I wrapped that project up this evening with my 30th unique song of the month (June 22nd…ahead of schedule).   There are some special things in the last 30 days, such as a GREAT song by the Jive Aces called “Bring Me Sunshine,” jeremy messersmith’s “Everybody Gets a Kitten,” “Another Day of Sun,” me singing on a version of “The More We Get Together,” and tonight a very special video using the Bacon Brother’s recent video of a ukulele song they sang on their tour bus (had to figure out all the chords for the song…and included the original video).  The only dud, in my opinion, is Heart and Soul, but even that is okay…and it is interesting to hear the whole song…not just what kids play on the school piano all the time.  As always, if something isn’t of interest to you, don’t spend much time with it.

So, Ukestuff Play Along Songs (some have been around longer than this month).  The titles are clickable links to each of the songs I have created.  In the future, this PDF will be in the “Videos” page and regularly updated.  This version will remain static to 6/22/2017.

I also started another side project, which was to make an index of ALL the ukulele play along songs in this style…168 of them so far.  I am going to share that index as soon as I share it with the creators first.

What other songs are needed?  Religious and non-religious holiday music play alongs.  And then any other songs that you might want created.  Have a suggestion?  E-mail me.  If there is a YouTube video with the music, please reference that video–and of course, chord charts are useful, too.

I am not setting a goal of another 30 songs in July…but I will make some new videos…and there are some other projects that I want to get to.

Some might ask: aren’t you worn out from the year?  The answer is YES, and I will blog about that later.  That said, doing things like this renew my spirit and cause me to think deeper musically than I generally get a chance to do all year.  I have also had a chance to spend time with my kids, play ukulele at a Veteran’s Home, and participate in some local ukulele jam sessions.

This video will be cross-posted on ukestuff.info

 

 

Video Play Alongs

I have been creating a number of video play alongs for ukulele that are all listed on the page for video play alongs.  I want to give credit to Dr. Jill Reese (State University of New York at Fredonia) who created the genre of YouTube ukulele play alongs based on “real” recordings, Dr. Louise Anderson (Salisbury University, Maryland), and Kevin Way (Fredonia Middle School) who also have a growing number of resources out there.

The idea is to make play alongs based on “real” recordings embedded with lyrics and “follow the bouncing ball” for ukulele chords.   I have been experimenting with a number of techniques and am settling on some best practices.  I will blog about these later–and Dr. Reese has made a YouTube video about her process: https://www.youtube.com/watch?v=R2n1Lb9TL9Q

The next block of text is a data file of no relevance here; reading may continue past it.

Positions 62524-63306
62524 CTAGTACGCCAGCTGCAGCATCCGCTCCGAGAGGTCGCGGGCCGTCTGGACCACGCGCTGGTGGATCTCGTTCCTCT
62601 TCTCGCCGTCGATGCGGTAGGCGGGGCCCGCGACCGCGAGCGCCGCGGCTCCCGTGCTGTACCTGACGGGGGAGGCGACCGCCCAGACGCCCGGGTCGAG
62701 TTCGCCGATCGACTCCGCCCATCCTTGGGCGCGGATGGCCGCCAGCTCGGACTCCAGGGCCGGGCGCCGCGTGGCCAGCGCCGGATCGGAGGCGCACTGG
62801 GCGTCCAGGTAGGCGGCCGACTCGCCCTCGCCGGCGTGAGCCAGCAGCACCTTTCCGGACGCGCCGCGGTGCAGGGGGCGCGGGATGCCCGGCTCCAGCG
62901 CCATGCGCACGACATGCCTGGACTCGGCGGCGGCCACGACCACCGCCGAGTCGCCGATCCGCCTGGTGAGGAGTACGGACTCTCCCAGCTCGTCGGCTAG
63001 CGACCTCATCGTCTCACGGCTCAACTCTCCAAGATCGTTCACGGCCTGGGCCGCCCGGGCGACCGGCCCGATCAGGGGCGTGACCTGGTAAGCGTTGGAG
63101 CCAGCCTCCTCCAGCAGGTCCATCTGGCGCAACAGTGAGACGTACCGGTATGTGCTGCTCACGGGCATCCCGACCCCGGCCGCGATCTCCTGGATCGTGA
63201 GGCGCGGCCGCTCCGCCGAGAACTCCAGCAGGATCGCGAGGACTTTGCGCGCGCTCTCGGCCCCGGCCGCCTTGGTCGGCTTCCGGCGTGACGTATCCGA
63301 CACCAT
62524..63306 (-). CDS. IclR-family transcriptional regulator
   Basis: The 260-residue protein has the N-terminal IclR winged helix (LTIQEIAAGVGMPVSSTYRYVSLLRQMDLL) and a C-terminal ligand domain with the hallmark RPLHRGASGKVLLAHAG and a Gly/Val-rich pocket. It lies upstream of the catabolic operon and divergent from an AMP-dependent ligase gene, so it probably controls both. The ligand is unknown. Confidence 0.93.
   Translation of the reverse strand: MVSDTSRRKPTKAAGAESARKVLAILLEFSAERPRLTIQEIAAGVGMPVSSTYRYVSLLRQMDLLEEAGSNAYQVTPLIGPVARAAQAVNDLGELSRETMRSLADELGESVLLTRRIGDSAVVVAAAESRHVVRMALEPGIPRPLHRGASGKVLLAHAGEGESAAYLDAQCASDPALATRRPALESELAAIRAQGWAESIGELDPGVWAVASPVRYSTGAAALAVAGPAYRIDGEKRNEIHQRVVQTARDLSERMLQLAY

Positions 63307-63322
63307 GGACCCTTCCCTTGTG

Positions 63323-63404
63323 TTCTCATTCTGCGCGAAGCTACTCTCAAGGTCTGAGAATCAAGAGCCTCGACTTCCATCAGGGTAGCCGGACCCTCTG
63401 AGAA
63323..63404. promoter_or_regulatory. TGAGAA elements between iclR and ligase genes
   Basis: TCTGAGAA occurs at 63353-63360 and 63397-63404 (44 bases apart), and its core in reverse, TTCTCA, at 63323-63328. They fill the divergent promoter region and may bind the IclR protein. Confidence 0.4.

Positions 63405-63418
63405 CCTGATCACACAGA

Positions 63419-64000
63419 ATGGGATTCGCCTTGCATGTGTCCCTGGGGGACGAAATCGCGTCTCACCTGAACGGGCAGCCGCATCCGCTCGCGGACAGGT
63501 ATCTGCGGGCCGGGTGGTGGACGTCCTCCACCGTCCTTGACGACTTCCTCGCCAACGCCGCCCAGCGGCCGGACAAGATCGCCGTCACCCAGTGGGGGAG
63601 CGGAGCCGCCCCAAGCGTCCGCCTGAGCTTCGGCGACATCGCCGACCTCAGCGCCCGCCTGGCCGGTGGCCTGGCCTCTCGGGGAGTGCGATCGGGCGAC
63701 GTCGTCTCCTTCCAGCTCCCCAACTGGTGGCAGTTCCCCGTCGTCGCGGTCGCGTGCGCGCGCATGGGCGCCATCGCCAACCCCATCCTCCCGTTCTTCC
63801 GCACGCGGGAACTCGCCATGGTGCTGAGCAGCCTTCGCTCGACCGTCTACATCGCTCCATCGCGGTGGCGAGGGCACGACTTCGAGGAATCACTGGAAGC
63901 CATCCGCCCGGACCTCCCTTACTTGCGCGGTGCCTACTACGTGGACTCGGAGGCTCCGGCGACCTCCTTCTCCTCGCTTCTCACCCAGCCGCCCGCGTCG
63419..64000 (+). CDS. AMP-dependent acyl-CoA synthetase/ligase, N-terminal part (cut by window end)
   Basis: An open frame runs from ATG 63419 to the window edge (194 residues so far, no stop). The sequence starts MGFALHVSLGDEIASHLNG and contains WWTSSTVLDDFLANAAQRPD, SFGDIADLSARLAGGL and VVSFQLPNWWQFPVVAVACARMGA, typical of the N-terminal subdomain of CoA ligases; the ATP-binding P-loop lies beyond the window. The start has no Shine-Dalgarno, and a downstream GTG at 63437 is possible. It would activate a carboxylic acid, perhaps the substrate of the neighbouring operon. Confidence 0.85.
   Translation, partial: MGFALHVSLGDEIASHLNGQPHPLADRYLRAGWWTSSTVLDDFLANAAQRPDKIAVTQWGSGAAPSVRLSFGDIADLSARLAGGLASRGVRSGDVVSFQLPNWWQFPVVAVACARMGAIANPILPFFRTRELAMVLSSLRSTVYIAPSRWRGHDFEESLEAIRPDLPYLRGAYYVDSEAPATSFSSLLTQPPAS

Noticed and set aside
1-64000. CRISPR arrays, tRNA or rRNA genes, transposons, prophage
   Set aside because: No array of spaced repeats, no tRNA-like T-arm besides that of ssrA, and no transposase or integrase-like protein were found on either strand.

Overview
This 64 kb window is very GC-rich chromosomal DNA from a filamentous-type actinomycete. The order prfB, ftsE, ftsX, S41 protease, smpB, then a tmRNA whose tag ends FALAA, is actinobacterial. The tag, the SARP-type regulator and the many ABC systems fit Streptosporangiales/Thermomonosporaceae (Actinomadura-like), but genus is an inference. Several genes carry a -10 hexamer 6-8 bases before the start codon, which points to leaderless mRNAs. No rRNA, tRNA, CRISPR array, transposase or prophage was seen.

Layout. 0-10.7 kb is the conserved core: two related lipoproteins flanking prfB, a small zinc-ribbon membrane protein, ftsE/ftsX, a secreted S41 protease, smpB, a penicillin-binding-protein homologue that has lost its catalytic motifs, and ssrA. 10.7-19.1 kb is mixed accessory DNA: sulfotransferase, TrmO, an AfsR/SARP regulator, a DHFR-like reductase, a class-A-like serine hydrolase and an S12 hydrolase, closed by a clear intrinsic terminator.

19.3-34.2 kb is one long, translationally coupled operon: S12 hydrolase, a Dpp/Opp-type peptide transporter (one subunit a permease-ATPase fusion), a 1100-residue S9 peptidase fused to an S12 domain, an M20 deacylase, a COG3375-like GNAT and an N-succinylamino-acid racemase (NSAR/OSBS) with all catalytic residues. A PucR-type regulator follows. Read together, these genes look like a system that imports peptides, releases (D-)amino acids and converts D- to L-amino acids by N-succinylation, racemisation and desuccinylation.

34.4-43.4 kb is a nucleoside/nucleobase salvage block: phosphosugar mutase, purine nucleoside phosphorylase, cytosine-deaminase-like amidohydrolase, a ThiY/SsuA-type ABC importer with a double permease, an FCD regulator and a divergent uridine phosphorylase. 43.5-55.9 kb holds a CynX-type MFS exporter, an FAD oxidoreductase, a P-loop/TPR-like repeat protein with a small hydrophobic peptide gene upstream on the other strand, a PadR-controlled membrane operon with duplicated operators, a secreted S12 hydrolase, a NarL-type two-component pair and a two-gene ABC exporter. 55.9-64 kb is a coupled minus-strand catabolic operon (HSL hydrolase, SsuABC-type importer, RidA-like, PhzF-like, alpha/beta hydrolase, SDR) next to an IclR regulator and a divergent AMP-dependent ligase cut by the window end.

These videos can be used in an educational setting, or used with community play alongs. As Dr. Robin Giebelhausen stated in a ukulele session at ILMEA, “Often times you are tricking them into singing along.”

I have been combining all the videos into a Keynote Presentation that now holds over 100 songs (and is more than 1GB in size!).  I do occasionally cut out some of the introductory material to get right into the songs.

Ever need to save a video to a presentation (so as not to be at the mercy of internet?) Try keepvid.com, but make sure to click on the right choices (otherwise you will experience pop-up ads).

I am interested in making play-alongs for songs that sound GREAT with ukulele, and to also make sure that we are introducing songs that students may not know (or like) but are commonly played at ukulele jams.  We should have some common repertoire that interacts with each other.  Examples?  My new videos of Waltzing Matilda or This Land is Your Land, Dr. A’s or Kevin Way’s (they are different) Three Little Birds, or Dr. A’s “You Are My Sunshine.”

Have some suggestions for me to turn into a video?  Please send me an e-mail!

Video Play-Alongs

With eight chords in our arsenal, my students are ready to tackle some real music.  (Incidentally, in order: C, F, G, G7, C7, D7 [Hawaiian], Am, Dm).

I had forgotten about some of the wonderful resources on YouTube, such as the play-along videos of Dr. Jill Reese and Dr. A.  So I used some of these videos the last two days of class, and my students were jamming along with:

Participation massively shot up (some kids who have chosen not to use their ukuleles quickly got up to get theirs).

For the record, I download the videos from YouTube with Workflow (iOS App) or KeepVid, and if there is instructional material, I delete it so the clip starts with the playing.

I am going to add the following YouTube Clips in the days to come:

So tonight, I made my first play-along, specifically for my own needs, but I want to share it.  I have some songs that we use for certain chords.  One of those chords is the Hawaiian D7, which uses two fingers instead of a barre chord.  I use “Red River Valley,” so I made an accompaniment with iReal Pro (I bought the computer version), then imported that into GarageBand, recorded a ukulele track (you can hardly hear it), as well as the vocal line (pinao–I am not singing it).  Then I imported that file into Notion, where I had already created a score…and did some editing to make the score one continuous score without a repeat.  I exported the scrolling (kind of) video with QuickTime Player, and then used iMovie to re-stich the audio to the video.

The end result is a scrolling video with accompaniment that is a better marriage between my own desire for music literacy and ukulele playing.

We’ll see how this goes…there are a LOT of ukulele play-alongs out there, but play-alongs that feature more than “just” ukulele are helpful.  There is great power in everyone being able to look at the screen and follow along.

And if you want to use this video in your own instruction, please do so!